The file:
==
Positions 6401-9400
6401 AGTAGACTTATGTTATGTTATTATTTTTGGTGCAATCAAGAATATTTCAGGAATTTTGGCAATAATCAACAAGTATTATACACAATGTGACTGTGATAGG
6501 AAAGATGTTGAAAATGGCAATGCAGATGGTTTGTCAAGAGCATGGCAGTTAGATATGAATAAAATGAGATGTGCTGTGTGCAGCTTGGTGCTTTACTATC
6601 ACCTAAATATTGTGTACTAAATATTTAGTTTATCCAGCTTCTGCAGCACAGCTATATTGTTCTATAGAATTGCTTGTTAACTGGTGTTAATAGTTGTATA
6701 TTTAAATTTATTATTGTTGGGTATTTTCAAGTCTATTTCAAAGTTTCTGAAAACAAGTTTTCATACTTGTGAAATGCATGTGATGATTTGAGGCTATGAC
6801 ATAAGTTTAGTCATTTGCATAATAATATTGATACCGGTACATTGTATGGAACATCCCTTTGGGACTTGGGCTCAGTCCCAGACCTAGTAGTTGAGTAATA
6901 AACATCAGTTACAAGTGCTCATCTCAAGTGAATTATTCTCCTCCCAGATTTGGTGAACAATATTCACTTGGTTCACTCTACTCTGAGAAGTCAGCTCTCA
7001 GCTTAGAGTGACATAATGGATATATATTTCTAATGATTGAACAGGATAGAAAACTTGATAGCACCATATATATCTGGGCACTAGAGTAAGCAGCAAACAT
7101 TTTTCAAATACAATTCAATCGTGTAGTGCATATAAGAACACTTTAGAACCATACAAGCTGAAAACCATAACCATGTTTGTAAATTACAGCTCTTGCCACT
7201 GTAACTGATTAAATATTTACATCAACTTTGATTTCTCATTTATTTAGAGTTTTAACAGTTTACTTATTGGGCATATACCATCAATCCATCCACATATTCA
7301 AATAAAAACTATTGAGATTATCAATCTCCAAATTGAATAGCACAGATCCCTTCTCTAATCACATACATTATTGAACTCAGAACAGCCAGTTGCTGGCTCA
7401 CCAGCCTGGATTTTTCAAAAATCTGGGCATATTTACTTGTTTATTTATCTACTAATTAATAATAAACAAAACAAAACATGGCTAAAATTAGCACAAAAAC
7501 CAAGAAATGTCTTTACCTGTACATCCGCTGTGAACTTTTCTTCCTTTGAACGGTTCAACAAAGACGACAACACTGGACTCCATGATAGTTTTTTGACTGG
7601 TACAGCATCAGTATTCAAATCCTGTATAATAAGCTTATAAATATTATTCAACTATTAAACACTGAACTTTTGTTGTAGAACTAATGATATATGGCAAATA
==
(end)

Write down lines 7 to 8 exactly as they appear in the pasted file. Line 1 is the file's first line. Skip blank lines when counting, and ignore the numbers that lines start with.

6901 AACATCAGTTACAAGTGCTCATCTCAAGTGAATTATTCTCCTCCCAGATTTGGTGAACAATATTCACTTGGTTCACTCTACTCTGAGAAGTCAGCTCTCA
7001 GCTTAGAGTGACATAATGGATATATATTTCTAATGATTGAACAGGATAGAAAACTTGATAGCACCATATATATCTGGGCACTAGAGTAAGCAGCAAACAT